whom the information is available could gain by using the information, given
that the other buyers do not.

3.3.3   Welfare effects on sellers
The welfare effects on sellers of the provision of an information partition to
some or all buyers are straightforward. Recall that a seller’s expected payoff
in a (sub)market with tightness φ is p (φ) q where p (φ) is increasing in φ
and q is the seller’s quality. Clearly, bad sellers are made worse off and good
sellers are made better off from the provision of information to buyers, since
in equilibrium we have φl < Φ < φh .




                                      12
3.3.4   Conclusions from the welfare analysis
Let us briefly summarize our findings from the welfare analysis. First, pro-
viding an information partition to some or all buyers always raises welfare,
even if it induces the informed buyers not to trade with sellers in the low
quality submarket. The welfare gain from providing information increases
when there is greater separation between the groups of sellers, that is, when
ql decreases or α increases. In addition, the welfare gain may increase, and
does not decrease, when the partition is provided to more buyers. The so-
cially optimal solution is therefore to create a perfect information partition,
¡1 ¢
  2 , θ and give it to all buyers. This maximizes total welfare even if it causes
all buyers to exclude bad sellers.
      Second, uninformed buyers are always made worse off from the provision
of information to some other buyers, while the informed buyers may be
worse off if the information partition is not sufficiently informative so as to
allow them to excluded sellers in the low quality submarket. Buyers are
only willing to pay for an information partition if it allows them to exclude
sellers in the low quality submarket.
      Third, bad sellers are made worse off and good sellers are made better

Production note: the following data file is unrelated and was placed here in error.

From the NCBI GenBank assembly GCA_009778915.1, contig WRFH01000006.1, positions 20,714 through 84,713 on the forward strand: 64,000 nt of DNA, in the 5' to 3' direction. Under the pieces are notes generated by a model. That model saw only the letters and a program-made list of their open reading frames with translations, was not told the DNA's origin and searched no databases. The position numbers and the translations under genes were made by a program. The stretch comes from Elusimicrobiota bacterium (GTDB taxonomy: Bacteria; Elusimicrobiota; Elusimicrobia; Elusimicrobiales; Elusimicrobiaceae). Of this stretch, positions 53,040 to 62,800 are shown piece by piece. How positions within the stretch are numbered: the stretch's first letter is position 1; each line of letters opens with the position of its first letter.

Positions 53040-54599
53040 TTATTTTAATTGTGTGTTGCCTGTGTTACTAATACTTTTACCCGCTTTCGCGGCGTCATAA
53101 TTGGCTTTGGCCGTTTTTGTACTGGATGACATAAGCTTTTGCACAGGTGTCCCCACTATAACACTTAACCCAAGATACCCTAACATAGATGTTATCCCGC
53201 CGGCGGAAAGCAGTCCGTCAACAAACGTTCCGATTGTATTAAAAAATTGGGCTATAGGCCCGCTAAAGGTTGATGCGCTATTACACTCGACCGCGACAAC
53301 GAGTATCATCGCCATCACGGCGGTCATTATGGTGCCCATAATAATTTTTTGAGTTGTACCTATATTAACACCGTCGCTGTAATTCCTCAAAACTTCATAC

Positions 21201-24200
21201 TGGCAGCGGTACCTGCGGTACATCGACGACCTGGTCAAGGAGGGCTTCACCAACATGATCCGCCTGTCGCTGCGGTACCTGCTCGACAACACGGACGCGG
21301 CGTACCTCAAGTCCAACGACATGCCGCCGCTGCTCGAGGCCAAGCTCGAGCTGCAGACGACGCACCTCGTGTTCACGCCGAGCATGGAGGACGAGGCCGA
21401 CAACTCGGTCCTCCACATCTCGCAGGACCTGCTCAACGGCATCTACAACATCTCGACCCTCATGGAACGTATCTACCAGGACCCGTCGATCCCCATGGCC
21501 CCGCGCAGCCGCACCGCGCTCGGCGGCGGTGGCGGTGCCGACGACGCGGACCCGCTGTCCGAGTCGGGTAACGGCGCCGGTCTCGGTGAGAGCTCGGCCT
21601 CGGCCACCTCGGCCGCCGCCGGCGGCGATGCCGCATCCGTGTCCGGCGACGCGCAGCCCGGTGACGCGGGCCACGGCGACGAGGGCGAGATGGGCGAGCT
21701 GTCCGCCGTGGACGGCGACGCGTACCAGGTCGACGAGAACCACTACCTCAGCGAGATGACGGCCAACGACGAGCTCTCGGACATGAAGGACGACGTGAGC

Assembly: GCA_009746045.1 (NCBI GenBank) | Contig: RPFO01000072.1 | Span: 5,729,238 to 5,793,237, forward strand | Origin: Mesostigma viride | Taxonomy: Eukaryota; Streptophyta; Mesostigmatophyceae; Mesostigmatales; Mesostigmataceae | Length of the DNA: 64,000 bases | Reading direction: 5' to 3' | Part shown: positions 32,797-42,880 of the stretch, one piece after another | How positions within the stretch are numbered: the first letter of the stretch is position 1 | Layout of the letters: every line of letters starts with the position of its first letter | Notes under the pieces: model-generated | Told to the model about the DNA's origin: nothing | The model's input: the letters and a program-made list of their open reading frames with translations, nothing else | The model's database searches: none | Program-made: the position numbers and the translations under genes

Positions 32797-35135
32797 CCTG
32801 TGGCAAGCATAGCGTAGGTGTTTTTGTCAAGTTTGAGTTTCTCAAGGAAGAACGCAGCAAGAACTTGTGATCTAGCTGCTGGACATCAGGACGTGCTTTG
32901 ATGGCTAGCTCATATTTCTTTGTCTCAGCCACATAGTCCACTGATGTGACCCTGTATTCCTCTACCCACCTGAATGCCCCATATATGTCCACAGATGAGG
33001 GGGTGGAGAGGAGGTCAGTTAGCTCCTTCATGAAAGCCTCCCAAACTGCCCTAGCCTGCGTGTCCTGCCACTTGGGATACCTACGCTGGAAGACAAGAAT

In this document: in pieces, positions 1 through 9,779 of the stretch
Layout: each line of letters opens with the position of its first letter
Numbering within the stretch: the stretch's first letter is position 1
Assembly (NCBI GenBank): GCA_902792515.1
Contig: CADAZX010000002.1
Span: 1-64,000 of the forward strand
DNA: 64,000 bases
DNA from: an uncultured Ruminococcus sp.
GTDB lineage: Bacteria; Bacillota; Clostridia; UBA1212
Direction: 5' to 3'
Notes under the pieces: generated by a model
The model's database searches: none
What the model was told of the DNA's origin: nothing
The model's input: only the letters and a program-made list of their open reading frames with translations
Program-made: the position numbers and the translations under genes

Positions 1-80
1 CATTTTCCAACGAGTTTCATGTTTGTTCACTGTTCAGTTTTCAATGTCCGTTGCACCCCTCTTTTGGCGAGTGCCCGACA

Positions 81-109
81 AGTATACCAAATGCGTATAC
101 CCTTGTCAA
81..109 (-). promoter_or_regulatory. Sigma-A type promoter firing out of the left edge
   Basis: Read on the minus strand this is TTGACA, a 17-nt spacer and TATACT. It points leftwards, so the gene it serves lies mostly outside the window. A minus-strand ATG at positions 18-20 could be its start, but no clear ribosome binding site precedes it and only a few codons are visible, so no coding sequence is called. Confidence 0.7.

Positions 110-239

off. Combining the above results, it appears that, in aggregate, most of
the welfare gains are likely to accrue to good sellers. We will examine the
distribution of welfare numerically in section 5 below.


4    Monopoly information provision
The preceding analysis examined the provision of information to buyers
without saying how it was generated or how it was distributed to buyers. In
this section we consider information provision by a monopolist, who has ac-
cess to some technology for generating information and a way of distributing
it to buyers.
    Rather than considering a general information partition as above, in this
section we simplify and assume that the monopolist creates information by
‘accrediting’ a fraction σ of good sellers. The information partition created
is thus:                              µ                 ¶
                                           1 1−σ+θ
                    (α (σ) , ql (σ)) = 1 − σ,             .              (10)
                                           2     2−σ
In terms of the set of feasible information partitions as shown in Figure
1, we are restricting attention to the upper frontier of this set, with σ de-
termining the position along the frontier between full information (σ = 1)
and no information (σ = 0). Note also that this implies qh = 1, since only
good sellers can be accredited by assumption. Under these restrictions, the
exclusion constraint becomes e−φh ≥ e−φl ql (σ), or
                                    −σ
                               β≤      ln ql (σ) .                        (EC*)
                                    2Φ

                                       13
    We assume that the monopolist has two potential sources of revenue: it
can sell the information partition that it creates to buyers, and it can charge
good sellers to be accredited. We let pG denote the price that a buyer must
pay to obtain the information partition, and pA denote the price that a good
seller must pay to be accredited.
    We can define the buyer-seller ratios φl (β, σ) and φh (β, σ) by substitut-
ing (10) into (4) and (5) respectively to give
                              ½
                                (1 − β) Φ          if EC*
                  φl (β, σ) =        1                                     (11)
                                Φ + 2 σ ln ql (σ) otherwise